Sugary drinks can affect the teeth by causing tooth decay and tooth erosion. These drinks include soft drinks, energy drinks, sports drinks, pre-made iced teas, and fruit juice. The best choices for tooth-friendly drinks include water and milk. Tap water is the preferred option because in many Australian communities, the community tap water has fluoride added to it at the recommended level to help protect and strengthen teeth.
Sugary drinks are well known to be unhealthy for both the health of the body and the mouth. They can cause weight gain and obesity, which can lead to type 2 diabetes. Sugary drinks can also affect the teeth by causing tooth decay and tooth erosion. These drinks include soft drinks, energy drinks, sports drinks, pre-made iced teas, and fruit juice.
Sugary drinks, such as soft drinks and energy drinks, have no nutritional value. A 600ml bottle of soft drink can contain up to 16 teaspoons of sugar, which equals 64 grams of sugar. If you place only 1 teaspoon of sugar in your tea or coffee, imagine spooning 16 teaspoons in before drinking. This is much higher than the recommended amount of sugar for the average adult which is 6 teaspoons of sugar per day (24 grams). There is scientific evidence to support that this amount of sugar per day can help to decrease the risk of developing tooth decay.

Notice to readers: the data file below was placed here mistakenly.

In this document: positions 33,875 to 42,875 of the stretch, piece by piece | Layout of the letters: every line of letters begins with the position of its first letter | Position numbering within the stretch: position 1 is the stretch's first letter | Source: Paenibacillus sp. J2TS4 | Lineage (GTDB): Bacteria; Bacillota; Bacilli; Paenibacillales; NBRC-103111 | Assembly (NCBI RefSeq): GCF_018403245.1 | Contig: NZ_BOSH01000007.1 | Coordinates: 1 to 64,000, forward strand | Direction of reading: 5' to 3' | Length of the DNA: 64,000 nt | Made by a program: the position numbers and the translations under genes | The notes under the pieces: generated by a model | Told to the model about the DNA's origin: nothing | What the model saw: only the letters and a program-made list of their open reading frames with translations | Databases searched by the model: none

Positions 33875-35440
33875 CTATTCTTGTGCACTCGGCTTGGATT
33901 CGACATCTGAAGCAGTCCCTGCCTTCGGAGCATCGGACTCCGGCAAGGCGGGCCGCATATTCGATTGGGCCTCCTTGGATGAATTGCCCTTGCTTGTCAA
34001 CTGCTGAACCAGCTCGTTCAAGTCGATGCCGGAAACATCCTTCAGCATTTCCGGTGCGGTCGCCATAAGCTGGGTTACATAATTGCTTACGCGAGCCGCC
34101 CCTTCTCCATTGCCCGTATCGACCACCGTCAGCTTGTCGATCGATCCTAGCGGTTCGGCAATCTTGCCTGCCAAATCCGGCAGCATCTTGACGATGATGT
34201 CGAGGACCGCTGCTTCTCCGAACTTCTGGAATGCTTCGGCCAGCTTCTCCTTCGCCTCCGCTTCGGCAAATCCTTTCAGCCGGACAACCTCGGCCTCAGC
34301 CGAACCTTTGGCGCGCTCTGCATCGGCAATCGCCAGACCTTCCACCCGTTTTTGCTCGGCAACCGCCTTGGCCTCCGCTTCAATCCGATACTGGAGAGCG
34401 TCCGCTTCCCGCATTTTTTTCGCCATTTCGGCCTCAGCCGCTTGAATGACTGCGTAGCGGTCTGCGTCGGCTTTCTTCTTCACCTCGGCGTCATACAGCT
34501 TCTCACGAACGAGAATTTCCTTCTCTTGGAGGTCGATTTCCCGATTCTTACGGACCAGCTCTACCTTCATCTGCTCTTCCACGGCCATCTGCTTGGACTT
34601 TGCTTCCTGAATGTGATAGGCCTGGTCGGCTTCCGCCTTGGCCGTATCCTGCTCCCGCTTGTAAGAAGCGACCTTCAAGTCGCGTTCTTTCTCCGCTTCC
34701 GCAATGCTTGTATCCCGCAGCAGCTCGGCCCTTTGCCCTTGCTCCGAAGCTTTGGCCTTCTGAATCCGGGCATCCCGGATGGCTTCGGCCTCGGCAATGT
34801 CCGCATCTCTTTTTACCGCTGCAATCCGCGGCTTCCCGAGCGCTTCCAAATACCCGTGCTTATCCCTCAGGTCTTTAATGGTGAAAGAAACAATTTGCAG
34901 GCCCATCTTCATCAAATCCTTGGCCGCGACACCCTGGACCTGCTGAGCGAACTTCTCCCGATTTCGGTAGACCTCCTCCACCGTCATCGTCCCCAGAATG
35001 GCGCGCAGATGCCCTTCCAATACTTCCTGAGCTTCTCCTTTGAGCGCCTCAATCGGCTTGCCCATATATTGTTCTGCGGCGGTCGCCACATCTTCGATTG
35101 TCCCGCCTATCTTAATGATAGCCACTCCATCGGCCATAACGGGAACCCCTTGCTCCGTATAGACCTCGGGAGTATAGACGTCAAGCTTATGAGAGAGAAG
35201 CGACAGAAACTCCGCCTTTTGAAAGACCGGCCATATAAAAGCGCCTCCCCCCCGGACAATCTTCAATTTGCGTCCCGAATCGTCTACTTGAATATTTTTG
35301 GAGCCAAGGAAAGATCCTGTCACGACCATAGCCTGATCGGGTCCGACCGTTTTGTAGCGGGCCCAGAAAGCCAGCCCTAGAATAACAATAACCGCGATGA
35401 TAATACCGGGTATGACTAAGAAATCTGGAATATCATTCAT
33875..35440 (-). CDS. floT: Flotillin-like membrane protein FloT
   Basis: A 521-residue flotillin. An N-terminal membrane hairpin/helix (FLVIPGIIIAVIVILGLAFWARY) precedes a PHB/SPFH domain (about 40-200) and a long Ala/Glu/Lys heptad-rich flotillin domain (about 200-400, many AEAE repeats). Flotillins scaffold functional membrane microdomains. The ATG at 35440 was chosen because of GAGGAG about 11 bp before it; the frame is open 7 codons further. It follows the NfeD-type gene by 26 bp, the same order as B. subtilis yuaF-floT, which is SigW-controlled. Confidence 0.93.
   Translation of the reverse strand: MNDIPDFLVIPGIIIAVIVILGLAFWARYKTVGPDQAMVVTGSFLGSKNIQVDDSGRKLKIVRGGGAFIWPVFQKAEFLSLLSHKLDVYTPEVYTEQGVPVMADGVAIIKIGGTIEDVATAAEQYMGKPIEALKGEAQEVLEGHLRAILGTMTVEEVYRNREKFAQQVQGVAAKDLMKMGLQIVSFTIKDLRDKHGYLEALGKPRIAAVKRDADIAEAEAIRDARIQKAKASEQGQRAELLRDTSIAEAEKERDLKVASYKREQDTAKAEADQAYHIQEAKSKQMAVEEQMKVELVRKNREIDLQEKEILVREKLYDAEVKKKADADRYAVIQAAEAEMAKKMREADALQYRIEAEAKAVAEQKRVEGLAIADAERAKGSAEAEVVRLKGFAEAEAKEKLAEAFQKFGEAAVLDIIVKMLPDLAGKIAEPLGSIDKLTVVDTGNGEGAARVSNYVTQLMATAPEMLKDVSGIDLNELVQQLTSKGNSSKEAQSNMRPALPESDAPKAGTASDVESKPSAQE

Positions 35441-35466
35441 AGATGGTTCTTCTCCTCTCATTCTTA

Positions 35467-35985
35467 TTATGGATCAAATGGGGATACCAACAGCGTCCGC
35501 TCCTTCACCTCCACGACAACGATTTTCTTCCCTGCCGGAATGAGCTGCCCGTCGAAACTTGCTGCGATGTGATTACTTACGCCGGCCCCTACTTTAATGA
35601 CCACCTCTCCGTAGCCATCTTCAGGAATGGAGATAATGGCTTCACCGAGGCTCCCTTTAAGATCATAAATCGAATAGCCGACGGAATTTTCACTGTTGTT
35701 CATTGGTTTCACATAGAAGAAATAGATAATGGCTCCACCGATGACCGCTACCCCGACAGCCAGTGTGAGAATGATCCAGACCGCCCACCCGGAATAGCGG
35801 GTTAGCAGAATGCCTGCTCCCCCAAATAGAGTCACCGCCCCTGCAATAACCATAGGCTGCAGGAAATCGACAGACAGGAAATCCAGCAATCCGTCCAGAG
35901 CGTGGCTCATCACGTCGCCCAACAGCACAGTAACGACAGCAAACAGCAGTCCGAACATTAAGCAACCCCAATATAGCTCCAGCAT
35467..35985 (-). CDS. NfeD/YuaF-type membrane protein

Sugary drinks contribute the most added sugar to Australian diets. The biggest consumers of sugary drinks are young males.